How to get a credit card with bad credit

1

At Bankrate we strive to help you make smarter financial decisions. While we adhere to strict , this post may contain references to products from our partners. Here’s an explanation for

The content on this page is accurate as of the posting date; however, some of the offers mentioned may have expired.

The best way to improve your credit is by proving that you can use credit responsibly—but if you have bad credit, you might find it difficult to get lenders to offer you new credit accounts. Knowing how to get a credit card with bad credit is an essential financial skill to help you start building a positive credit history.

It’s also a good idea to have at least one good credit card—even if you have bad credit—because credit cards can be very helpful in today’s financial world. Credit cards offer more consumer protections than debit cards, for example, giving you more security when you make purchases online.

Credit cards also give you the ability to make purchases right away and pay them off when your statement comes due—and if you pay off your statement before your grace period ends, you won’t pay interest on your charges. Many credit cards even offer rewards on everyday purchases, helping you save money as you shop.

But how do you get a credit card with bad credit? And what are the best credit cards for people with bad credit? We’ve got advice on how to find a credit card with bad credit, as well as tips to help you build your credit after you get approved.

Apply for a secured credit card

Secured credit cards are one of the best ways to get a credit card with bad credit. That said, these cards come with a pretty big caveat—you have to put down a security deposit before you’ll be able to access the card. In many cases, your line of credit will be equal to the deposit you put down. This means that if you make a $100 deposit, you’ll receive a secured credit card with a $100 credit limit.

Once you have a secured credit card, make sure to make on-time payments every month and avoid going over your credit limit. If you want to build your credit score and graduate from a secured to an unsecured credit card, you’ll need to prove that you can manage small amounts of credit responsibly. It matters less how much credit you have and more how well you use your available credit.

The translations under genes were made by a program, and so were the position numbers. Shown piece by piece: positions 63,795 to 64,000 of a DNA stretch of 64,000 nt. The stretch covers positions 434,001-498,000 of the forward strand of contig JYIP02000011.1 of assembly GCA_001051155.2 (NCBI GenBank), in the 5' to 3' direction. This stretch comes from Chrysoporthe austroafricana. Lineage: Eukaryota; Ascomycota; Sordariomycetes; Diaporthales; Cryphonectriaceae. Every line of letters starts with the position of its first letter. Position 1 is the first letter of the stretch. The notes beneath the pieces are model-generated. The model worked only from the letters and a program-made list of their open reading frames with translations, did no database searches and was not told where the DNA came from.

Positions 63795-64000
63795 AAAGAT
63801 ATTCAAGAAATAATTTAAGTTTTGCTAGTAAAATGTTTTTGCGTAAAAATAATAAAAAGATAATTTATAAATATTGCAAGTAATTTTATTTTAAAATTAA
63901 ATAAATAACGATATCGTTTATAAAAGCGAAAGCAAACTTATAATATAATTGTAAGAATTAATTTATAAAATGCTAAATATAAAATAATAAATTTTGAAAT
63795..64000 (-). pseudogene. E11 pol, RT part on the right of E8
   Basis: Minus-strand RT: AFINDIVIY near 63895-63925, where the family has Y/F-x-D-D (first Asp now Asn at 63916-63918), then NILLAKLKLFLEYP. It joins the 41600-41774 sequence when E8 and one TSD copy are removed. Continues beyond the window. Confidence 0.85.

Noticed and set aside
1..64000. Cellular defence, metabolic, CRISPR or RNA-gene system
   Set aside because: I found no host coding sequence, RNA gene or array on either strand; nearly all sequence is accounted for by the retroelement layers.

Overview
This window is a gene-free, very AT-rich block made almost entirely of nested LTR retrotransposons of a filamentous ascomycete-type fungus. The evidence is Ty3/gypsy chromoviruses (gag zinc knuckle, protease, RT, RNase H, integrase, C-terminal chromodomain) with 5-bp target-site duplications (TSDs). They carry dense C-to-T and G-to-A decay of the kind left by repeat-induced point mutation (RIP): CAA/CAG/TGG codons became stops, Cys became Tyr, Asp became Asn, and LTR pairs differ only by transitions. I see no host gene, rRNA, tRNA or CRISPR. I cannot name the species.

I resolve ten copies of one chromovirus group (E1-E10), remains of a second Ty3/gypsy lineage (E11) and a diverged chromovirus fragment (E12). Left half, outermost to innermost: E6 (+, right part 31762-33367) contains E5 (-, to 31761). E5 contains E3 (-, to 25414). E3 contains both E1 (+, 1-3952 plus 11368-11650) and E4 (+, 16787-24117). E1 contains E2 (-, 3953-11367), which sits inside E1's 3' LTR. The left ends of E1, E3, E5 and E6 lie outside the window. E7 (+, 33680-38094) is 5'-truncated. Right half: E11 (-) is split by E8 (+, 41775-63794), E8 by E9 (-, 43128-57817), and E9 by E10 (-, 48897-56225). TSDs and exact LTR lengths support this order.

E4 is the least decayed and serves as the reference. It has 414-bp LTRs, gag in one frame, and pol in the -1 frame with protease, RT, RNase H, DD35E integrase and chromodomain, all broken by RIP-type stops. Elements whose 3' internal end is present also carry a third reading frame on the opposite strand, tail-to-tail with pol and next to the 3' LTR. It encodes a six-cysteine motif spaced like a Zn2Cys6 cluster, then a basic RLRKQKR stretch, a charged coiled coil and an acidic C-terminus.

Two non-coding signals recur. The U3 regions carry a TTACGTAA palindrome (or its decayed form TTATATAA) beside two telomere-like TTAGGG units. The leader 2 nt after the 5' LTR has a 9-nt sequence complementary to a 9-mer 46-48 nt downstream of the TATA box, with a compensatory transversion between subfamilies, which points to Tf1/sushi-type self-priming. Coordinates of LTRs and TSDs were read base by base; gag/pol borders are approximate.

The best secured credit cards connect you with apps and educational tools to help you build a positive credit history as quickly as possible. These cards include:

Pros of secured credit cards

  • Access to credit, which can otherwise be difficult for those with a low credit score or no credit history
  • Build your credit score through responsible credit use
  • Graduate to an unsecured (standard) credit card after you’ve proven your ability to manage credit

Cons of secured credit cards

  • Require a security deposit
  • A low credit limit, usually equal to your deposit
  • High interest rates make it very expensive to carry a balance on the card
  • Limited opportunity to earn rewards on purchases

Apply for a credit card specifically designed for poor credit

There are many credit cards specifically designed for people with poor credit. Some of these cards are secured credit cards, but others are standard credit cards that you’ll be able to access without having to put down a security deposit.

Credit cards for people with bad credit tend to have low credit limits, but if you use your card responsibly, you can start working your way toward good credit—and you might even get upgraded to a better credit card.

The best credit cards for bad credit help you build your credit score while earning rewards on everyday purchases. These cards include:

Pros of credit cards for bad credit

  • Access to credit without a security deposit
  • Build your credit score through responsible credit use
  • Graduate to a better credit card after you’ve proven your ability to manage credit
  • Earn cash back rewards on purchases

Cons of credit cards for bad credit

  • A low credit limit, making it difficult to finance large purchases on your card
  • High interest rates make it very expensive to carry a balance on the card
  • Potential to rack up debt if you spend more than you can pay off

Open a store card